Friday, November 11, 2011


The last few weeks I have been reading about the history of the Spitfire. It was a rocky road to produce the legendary fighter and at times caused great difficulties. One thing I did not realise was that when Chamberlain negotiated with Hitler the stereotype view that I heard from school primarily and other areas was that this was a cowardly act and an act of disgrace. Whilst the book goes into great detail about the production difficulties of aircraft compared to Germany and how many viewed Chamberlain as achieving a master-stroke of diplomacy by giving us more time to get prepared before the war started.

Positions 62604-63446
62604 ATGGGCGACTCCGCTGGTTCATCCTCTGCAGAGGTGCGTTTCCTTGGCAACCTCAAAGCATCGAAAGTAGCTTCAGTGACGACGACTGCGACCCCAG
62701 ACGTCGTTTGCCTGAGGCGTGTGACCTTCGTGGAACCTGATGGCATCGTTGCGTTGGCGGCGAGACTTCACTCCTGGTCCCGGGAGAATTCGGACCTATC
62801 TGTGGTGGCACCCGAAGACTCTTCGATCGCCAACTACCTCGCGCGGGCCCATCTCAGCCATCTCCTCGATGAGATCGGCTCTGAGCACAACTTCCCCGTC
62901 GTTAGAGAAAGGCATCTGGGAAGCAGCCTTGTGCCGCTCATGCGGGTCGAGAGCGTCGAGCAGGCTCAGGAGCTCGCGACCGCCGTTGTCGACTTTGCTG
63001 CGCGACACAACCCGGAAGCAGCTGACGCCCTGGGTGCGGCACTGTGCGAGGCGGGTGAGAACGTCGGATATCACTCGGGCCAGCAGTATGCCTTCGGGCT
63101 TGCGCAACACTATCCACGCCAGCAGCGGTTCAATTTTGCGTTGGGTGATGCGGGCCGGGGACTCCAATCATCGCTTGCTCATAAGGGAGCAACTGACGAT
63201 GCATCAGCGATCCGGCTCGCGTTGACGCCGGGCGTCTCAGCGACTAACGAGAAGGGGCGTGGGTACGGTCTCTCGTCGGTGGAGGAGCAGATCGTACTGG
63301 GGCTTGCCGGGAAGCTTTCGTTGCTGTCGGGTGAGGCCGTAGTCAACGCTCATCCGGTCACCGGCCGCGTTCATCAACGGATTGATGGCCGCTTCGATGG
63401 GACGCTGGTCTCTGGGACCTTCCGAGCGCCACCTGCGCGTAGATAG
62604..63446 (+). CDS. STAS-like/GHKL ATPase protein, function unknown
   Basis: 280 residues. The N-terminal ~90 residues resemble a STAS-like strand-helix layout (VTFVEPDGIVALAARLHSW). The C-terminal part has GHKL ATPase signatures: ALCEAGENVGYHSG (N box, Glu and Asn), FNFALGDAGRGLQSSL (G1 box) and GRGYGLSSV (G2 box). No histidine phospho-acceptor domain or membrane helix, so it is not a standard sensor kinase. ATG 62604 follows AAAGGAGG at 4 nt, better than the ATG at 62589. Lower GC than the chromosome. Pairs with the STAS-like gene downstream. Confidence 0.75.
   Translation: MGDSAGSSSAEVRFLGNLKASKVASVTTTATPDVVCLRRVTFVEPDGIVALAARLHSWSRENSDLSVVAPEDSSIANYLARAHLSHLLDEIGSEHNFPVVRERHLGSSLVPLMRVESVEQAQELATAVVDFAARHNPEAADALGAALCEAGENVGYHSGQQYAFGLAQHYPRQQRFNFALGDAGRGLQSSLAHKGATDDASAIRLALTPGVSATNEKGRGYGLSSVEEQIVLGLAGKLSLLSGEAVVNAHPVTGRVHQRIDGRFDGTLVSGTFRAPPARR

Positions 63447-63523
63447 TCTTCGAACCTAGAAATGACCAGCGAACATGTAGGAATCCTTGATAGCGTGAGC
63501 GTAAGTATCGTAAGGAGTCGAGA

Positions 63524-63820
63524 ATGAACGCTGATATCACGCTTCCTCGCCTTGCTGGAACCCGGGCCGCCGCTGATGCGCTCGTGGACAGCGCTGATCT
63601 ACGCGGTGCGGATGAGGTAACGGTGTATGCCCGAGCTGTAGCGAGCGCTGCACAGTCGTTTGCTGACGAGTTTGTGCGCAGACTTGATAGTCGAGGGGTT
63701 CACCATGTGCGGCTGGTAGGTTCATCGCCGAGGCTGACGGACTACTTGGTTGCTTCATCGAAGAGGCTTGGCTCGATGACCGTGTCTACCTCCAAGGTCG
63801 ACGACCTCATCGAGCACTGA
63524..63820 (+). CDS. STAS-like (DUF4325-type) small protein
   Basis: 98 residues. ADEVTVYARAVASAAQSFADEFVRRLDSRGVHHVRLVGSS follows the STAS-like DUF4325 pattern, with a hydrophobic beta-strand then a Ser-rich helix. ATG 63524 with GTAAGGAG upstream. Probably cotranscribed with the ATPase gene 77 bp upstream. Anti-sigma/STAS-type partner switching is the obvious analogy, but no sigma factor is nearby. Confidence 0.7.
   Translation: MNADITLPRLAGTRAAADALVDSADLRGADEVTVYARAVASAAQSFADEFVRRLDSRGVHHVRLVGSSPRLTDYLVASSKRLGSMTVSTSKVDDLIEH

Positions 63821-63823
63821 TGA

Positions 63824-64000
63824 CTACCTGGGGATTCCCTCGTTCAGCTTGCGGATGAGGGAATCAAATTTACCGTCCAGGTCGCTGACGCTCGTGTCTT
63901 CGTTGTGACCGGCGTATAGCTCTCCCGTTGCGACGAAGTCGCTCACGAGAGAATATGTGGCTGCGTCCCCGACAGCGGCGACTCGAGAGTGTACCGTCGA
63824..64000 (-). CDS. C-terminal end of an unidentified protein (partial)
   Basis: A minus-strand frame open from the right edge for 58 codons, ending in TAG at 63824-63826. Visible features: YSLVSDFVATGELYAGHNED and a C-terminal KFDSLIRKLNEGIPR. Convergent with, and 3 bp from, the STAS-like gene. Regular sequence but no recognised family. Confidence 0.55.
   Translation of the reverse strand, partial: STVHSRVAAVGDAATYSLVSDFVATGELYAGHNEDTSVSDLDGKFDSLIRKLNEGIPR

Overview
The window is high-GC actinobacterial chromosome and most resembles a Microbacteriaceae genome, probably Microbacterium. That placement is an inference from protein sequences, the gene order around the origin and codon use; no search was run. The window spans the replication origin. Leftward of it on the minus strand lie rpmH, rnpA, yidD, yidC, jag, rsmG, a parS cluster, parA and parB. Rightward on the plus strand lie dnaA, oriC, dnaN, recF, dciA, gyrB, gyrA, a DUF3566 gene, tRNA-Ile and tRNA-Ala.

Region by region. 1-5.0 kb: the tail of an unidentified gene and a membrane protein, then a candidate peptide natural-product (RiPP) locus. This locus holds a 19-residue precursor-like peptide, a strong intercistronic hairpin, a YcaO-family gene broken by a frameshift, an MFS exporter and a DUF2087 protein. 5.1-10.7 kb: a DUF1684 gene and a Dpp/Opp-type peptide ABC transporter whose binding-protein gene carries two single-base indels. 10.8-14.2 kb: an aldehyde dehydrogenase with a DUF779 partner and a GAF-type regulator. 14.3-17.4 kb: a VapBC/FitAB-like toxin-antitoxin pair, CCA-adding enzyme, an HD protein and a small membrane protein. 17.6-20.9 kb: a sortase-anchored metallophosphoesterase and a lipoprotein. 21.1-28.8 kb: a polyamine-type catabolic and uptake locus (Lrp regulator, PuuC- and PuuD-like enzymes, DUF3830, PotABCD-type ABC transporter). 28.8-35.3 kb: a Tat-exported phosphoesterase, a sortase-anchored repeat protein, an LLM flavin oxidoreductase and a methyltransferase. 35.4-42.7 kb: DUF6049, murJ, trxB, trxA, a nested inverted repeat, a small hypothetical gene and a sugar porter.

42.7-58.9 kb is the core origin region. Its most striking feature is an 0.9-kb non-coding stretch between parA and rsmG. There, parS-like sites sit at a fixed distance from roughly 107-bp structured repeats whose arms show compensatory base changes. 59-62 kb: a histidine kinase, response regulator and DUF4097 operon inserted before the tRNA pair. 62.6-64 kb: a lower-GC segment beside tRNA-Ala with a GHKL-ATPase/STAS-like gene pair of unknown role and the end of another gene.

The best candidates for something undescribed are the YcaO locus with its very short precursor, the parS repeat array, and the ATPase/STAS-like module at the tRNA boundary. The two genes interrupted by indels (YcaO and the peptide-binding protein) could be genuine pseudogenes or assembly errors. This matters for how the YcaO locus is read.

There is an interesting episode in the Supermarine factory when they are trying to produce the first Spitfires there were incredible delays that nobody could understand. At one point there was 78 fuselages and only 3 wings. There were problems in that the fuselage that was produced at a different site did not match to the wings that were produced at Woolston. It was discovered as follows:

"It was traced to the state of the tide when the riveting and bolting up of the structure took place. The wing jigs had been erected on reclaimed ground on the side of the river and, in spite of the workshop having been built on massive piles, nevertheless there was minute movement of the floor between high and low tide."

Moon stops play!

See the following link for more information on spitfire's and follow the links on the page to the BBC history site for video's on Spitfires.

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